I went to a talk Rabbi Shlomo Riskin gave shortly after he made aliyah in 1983 or 84. He compared Shalom Achshav, Peace Now, with Moshiach Achshav, Moshiach Now, and said they were both equally unrealistic. The entire Jewish people, he pointed out, pray for both peace and redemption three times every day, as we have for almost 2,000 years! Of course, we all desperately want both and, to say even more, we all have faith, emunah, that we will, eventually, reach both of these goals. The unrealistic element is expecting it to be instant, as if chanting, protests/rallies, signs and slogans, or even just prayer, were all it takes.
For better or worse, we live in an instant society. Coffee, oatmeal, even “Instant Karma” is available for the asking. Who doesn’t dream of short-circuiting the slow, often painful and frustrating process of hard work, incremental-at-best-with-frequent-downturns progress, by winning the lottery? Signing up for an online workshop, or maybe a weekend at Esalen should be all it takes to bring eternal bliss, right? A new haircut and the right clothes, some steroid supplements and a lifetime of sex is right around the corner. Hope and change, occupy whoever you think has your share of the pie, Save the Chipmunks and,(again fill in your own blank)-lives matter. Add a couple of what I grew up calling number or pound signs, now called “hashtags” to be ‘with it’ and ‘in the know’ and you, too, are not just a social-justice/peace/Disneyland-For-All warrior, but a visionary and, if you go viral, the latest celebrity, too!
The dream and fantasy factory is thriving, thank you very much. It operates world-wide and with ‘just a little’ luck, you can be next! Hard work is just so…..yesterday.
Like many of my vintage, I spent summers in the 1950s and 60s at Jewish summer camps where I developed a love for folk music. Although I was in Denver, these were the years where the musical menu came straight from the summer camps in the Catskills which were among the very few employment possibilities for many artists who were blacklisted during these McCarthy years. Pete Seeger and his disciples were prominent and set the tone for many of these songs. A favorite was “Last Night I Had The Strangest Dream”, whose message is that “they”, whoever “they” might be, “decided to put an end to war”.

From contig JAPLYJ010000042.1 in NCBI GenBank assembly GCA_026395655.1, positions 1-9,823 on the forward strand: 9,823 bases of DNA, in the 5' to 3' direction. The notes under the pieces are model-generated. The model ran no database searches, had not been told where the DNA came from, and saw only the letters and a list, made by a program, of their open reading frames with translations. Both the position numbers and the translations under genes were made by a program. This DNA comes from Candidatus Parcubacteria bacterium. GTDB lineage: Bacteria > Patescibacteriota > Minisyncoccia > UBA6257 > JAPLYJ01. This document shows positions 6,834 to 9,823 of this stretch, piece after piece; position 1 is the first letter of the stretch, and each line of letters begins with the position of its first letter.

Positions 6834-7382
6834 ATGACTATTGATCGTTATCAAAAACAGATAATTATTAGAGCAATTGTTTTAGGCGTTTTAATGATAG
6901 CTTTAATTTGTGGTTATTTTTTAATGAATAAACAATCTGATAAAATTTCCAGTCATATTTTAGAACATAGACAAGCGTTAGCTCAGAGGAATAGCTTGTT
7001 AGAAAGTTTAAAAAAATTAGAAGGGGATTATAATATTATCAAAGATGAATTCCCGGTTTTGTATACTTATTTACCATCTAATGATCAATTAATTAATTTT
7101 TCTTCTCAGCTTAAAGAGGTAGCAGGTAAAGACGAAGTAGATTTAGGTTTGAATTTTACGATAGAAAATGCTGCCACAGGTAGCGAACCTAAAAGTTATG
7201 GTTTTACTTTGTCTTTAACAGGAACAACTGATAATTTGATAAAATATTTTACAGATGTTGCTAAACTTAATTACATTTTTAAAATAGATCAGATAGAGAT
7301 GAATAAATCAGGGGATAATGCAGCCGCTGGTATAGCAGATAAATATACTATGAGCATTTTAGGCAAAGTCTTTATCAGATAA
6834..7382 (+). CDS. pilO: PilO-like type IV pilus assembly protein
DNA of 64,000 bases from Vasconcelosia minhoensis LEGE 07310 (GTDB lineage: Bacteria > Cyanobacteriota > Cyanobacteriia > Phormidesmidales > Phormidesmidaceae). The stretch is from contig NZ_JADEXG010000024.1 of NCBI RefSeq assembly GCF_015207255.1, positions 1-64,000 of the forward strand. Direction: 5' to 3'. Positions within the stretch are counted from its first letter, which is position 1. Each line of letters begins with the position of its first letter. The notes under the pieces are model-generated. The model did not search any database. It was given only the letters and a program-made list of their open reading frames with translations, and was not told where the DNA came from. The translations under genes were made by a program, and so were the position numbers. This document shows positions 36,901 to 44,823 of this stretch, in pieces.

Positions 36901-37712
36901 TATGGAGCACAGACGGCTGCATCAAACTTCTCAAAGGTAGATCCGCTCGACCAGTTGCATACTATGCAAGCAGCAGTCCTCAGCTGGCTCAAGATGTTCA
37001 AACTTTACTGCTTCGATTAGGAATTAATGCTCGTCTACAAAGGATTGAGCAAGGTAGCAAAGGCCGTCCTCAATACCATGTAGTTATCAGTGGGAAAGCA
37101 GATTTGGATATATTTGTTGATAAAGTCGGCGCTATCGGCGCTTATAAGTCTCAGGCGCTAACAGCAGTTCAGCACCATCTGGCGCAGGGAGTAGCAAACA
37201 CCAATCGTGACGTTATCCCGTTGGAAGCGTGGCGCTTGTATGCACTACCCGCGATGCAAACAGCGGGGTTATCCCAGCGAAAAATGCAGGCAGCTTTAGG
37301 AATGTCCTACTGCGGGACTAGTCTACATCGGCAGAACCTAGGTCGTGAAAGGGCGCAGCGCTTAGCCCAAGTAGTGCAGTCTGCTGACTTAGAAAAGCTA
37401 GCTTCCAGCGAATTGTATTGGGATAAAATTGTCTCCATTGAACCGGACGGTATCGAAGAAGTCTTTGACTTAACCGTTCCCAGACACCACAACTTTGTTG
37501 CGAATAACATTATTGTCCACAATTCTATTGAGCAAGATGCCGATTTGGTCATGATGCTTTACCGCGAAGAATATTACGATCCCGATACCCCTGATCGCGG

A beautiful fantasy, but oh so naive. Like many “progressive” myths, it presupposes there is an evil cabal-of-the-powerful who make all the decisions for everyone. Whatever “they” decide will be done. (Interesting how the far right and far left converge in this conspiracy fantasy/theory…) It presupposes unanimity among this group which, presumably, represents every continent and nation on earth. If only they’ll be nice, just this once….. When you think about it, this “they” comes to resemble what we call God–all-powerful, all-knowing, all-wise, all-benign. Curious, also, how this fantasy converges with John Lennon’s famous and ubiquitous “Imagine”, an anthem to “imagine there’s no god…”. Both nightmares envision simple, instant change to an idealized paradise-on-earth. Both present an impossible fantasy with the deceptive expectation that its instant achievement is simple.
A major feature of traditional Judaism is repetition. It annoys the hell out of some people. “I fasted last year!” “I gave tzedakah back in 1997!” “I said the Shema when I was fifteen!” “Didn’t I just put those tefillin on yesterday?” “We’ve already read the entire Torah every single year! How about a new book to serialize?”
Reality, however, much more resembles our traditional process. Repeating the Shema twice a day, the Amida three times, say it all again the next day and the next. Every seven days is Shabbat and we return to the next Torah reading, starting again on Simchat Torah for yet another year. The months’ cycle, Rosh Chodesh, the periodic holiday, all in the yearly cycle. Then we have the Shmitta (Sabbatical) cycle of seven years, the Yovel (Jubilee) of fifty years, turning over and over and over again.
With hard work, dedication and no little good fortune, we can make small refinements each time every repetition of each cycle, tefilla (prayer service), daily, weekly, yearly… We can anticipate missteps and failures along the way, but, still, we can try to transform a static circle into a dynamic spiral. Not instantly, but eventually we can, together, reach the goal. Galut (exile) appears to be fading as Geula (Redemption) shimmers but solidifies in an ever-closing distance.
Of course we want everything NOW–we’re still children in many ways. But we pray for במהרה בימינו (Bim’heyra B’Yameinu) speedily, in our days. I’ll be more than happy for that.
Beautiful piece. The patterns of Judaism are indeed the key to domesticating the instant powers granted to us by ever-accelerating technology – somewhat analogous to the civilizing influence of Jews on the unrestrained energies released by the 19th century westward expansion.
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